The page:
Nuclear Crisis Essay

4030 words - 16 pages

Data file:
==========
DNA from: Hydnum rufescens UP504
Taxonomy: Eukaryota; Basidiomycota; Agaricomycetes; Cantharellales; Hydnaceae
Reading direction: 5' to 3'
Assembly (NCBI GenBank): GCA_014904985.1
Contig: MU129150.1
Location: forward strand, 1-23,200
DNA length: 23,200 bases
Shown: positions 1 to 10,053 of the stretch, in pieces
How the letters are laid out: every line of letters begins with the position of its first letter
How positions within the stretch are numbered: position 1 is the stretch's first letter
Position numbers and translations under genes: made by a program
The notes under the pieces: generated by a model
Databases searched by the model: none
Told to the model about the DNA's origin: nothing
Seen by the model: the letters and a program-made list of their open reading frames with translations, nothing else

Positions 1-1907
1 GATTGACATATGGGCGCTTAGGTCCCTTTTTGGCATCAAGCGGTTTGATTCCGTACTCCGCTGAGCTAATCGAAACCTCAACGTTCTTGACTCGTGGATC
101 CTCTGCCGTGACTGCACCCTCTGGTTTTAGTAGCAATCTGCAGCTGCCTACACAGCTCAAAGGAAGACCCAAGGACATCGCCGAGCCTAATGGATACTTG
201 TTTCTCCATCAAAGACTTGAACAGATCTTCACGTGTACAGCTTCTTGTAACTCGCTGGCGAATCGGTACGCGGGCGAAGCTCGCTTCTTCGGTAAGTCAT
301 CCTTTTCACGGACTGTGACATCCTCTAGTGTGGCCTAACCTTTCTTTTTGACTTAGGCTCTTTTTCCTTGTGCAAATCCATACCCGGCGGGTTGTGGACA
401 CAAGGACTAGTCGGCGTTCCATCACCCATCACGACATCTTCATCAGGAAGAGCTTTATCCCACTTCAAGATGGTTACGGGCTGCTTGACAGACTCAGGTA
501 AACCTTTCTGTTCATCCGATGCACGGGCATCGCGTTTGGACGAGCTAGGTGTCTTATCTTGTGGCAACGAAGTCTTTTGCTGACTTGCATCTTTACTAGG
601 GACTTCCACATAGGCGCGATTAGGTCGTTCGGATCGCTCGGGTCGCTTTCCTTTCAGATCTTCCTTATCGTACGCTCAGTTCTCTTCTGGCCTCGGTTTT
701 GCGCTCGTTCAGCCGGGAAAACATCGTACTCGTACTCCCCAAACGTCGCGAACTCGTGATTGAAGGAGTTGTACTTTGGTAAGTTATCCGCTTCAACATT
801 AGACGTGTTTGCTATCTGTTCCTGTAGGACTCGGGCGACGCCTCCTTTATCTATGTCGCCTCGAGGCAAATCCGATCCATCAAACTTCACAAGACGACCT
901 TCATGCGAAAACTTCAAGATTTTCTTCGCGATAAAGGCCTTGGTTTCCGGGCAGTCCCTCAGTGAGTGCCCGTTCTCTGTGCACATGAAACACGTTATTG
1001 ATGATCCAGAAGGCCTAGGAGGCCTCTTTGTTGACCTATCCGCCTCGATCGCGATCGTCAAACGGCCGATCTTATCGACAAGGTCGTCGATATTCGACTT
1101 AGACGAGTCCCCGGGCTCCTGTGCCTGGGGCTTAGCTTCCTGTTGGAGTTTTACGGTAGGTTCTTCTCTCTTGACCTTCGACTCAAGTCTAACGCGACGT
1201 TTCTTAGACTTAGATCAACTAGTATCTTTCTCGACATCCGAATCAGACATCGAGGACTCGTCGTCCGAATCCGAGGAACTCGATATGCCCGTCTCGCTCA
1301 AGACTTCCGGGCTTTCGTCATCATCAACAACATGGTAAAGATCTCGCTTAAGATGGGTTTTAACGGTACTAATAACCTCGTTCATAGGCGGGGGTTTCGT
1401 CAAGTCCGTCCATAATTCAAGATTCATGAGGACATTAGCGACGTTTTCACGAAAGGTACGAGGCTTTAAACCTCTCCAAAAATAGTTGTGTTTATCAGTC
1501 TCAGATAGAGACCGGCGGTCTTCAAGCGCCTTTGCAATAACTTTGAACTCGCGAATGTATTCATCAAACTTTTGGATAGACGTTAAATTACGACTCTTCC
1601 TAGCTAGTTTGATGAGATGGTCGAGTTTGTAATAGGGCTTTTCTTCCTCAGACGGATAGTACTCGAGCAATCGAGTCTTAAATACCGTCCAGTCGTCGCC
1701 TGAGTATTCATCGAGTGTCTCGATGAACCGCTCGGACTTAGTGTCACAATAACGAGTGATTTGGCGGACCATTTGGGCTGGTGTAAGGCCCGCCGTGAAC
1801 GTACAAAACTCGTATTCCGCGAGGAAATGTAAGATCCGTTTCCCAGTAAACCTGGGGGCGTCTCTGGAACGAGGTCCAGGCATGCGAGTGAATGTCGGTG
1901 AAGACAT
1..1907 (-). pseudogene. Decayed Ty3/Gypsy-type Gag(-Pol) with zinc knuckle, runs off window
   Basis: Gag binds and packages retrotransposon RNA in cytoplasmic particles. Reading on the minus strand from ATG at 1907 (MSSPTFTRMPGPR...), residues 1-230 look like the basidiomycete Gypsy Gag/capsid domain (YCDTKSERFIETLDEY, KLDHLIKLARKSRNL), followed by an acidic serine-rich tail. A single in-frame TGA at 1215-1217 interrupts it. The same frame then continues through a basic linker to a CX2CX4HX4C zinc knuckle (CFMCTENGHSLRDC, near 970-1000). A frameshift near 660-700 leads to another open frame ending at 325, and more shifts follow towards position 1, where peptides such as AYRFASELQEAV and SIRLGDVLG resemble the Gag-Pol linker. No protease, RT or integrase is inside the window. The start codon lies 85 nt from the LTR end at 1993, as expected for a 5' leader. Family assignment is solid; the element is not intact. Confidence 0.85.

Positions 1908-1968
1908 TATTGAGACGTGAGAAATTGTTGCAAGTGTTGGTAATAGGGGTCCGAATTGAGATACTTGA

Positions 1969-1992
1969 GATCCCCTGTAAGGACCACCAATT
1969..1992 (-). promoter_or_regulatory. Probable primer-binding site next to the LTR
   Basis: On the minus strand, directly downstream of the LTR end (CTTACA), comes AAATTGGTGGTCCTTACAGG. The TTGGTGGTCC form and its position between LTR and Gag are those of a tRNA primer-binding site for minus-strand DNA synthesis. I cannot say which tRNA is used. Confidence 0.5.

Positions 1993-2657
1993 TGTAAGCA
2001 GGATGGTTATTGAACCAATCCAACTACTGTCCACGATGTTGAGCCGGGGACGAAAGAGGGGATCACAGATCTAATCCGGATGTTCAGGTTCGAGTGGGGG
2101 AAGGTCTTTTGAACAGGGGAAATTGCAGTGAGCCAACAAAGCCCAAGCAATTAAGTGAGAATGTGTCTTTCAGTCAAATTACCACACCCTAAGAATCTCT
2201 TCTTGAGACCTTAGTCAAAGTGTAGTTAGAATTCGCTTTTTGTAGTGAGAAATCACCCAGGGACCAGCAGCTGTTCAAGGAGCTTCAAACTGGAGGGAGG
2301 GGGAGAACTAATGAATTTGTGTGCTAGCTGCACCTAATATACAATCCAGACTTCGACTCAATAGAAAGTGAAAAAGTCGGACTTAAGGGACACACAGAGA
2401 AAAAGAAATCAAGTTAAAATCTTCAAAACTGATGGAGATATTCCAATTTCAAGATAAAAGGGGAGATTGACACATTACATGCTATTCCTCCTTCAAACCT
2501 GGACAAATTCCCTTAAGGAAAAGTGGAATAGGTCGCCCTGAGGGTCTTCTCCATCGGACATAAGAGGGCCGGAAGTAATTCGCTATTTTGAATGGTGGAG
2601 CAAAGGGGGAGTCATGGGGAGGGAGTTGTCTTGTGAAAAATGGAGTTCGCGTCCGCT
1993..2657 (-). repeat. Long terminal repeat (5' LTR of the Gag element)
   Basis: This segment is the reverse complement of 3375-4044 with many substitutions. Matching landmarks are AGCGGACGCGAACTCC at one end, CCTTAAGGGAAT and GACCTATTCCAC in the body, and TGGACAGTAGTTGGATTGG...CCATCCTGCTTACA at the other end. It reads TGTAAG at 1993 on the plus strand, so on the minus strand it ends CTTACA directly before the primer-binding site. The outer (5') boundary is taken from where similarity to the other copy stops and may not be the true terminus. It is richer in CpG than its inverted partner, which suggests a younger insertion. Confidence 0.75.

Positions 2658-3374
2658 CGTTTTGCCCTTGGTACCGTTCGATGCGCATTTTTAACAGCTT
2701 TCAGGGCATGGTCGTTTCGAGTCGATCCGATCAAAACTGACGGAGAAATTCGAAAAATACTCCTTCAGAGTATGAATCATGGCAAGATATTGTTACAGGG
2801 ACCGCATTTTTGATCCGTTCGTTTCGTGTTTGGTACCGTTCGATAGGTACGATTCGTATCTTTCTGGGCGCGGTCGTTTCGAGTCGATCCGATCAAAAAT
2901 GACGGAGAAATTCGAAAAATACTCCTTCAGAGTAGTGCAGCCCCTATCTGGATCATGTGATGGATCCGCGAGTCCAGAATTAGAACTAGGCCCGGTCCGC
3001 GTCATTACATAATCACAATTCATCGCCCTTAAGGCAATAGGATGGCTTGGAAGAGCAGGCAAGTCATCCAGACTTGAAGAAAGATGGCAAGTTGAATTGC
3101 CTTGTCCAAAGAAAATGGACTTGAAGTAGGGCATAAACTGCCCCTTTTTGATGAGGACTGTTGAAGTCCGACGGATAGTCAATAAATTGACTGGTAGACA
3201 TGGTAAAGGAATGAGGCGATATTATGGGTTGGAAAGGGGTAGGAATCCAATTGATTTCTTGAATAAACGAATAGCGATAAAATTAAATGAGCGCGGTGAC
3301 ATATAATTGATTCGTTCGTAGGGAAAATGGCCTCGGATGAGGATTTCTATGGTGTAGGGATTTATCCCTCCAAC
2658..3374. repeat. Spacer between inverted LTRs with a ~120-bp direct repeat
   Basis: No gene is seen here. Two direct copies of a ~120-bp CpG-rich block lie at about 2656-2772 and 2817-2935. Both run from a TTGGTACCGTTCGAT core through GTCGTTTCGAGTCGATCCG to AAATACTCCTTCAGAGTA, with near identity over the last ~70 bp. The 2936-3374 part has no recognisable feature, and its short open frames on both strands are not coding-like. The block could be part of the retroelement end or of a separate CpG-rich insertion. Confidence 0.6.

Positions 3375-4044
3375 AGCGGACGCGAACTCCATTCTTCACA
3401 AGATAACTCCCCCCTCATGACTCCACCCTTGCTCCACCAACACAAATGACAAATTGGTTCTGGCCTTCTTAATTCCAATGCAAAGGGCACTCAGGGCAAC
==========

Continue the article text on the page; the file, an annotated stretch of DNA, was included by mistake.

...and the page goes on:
The North Korean Nuclear Crisis: Situational Awareness and a Proposed US ResponseThe Nuclear Crisis of 1993The question of a nuclear North Korea has roots dating back to the 1980's. Initial concerns arose in the mid-1980's, with intelligence reports proposing the potential for North Korean nuclear ambitions. Reports cite the construction of a nuclear reactor capable of producing weapons-grade plutonium. The reactor in question, located in Yongbyon, was the focus of the first North Korean nuclear crisis in 1993. The Clinton administration proceeded with diplomatic efforts, forging an agreement by 1994 that effectually ended the crisis. Under the Agreed Framework, North Korea agreed to: (1) halt operation and construction of nuclear reactors, (2) freeze reprocessing of spent fuel (from which plutonium can be derived to make nuclear weapons), and (3) allow IAEA inspectors to monitor nuclear facilities. In return, the US agreed to: (1) lead an international consortium in the construction of two proliferation-resistant light-water reactors (LWR), and (2) supply fuel oil until the first reactor is deemed operational.The Current Crisis in BriefThe current crisis officially began in October 2002, when a visiting US delegation, led by Assistant Secretary of State James Kelly, confronted North Korean officials with evidence of a nuclear weapons program (using enriched uranium, as opposed to the plutonium used in its first weapons program). Pyongyang admitted to the program's existence, stating, "We will meet the sword with the sword. " The US, South Korea, and Japan subsequently halted all shipment of fuel oil to North Korea, in November, on the grounds that the once covert nuclear program was in violation of the Agreed Framework. In December, North Korea announced the reactivation of its nuclear reactors at Yongbyon and followed by kicking IAEA inspectors out of the country. By January 2003, North Korea had withdrawn from the Non-Proliferation Treaty.North Korea's Cause for ConcernThe crisis has been largely framed as a bilateral dispute between the United States and North Korea. North Korea has repeatedly defended their nuclear weapons program, by claiming the need for "nuclear deterrence" is a result of the United State's "hostile policy." Pyongyang's cause for concern can be seen upon consideration of the noticeable shift in US policy that took place when the Bush Administration took office.In reaction to the North Korea-Japan controversy in August 1998, when North Korea test-fired a missile over the main island of Japan, President Clinton sent Former Secretary of Defense, William Perry, to Pyongyang to deliver a US disarmament proposal. By September 1999, North Korea had agreed to stop conducting long-range missile tests, and, in turn, President Clinton eased economic sanctions on the country. The situation is used as an example of the Clinton administration's approach to dealing with North Korea - a willingness to engage in dialogue that was...

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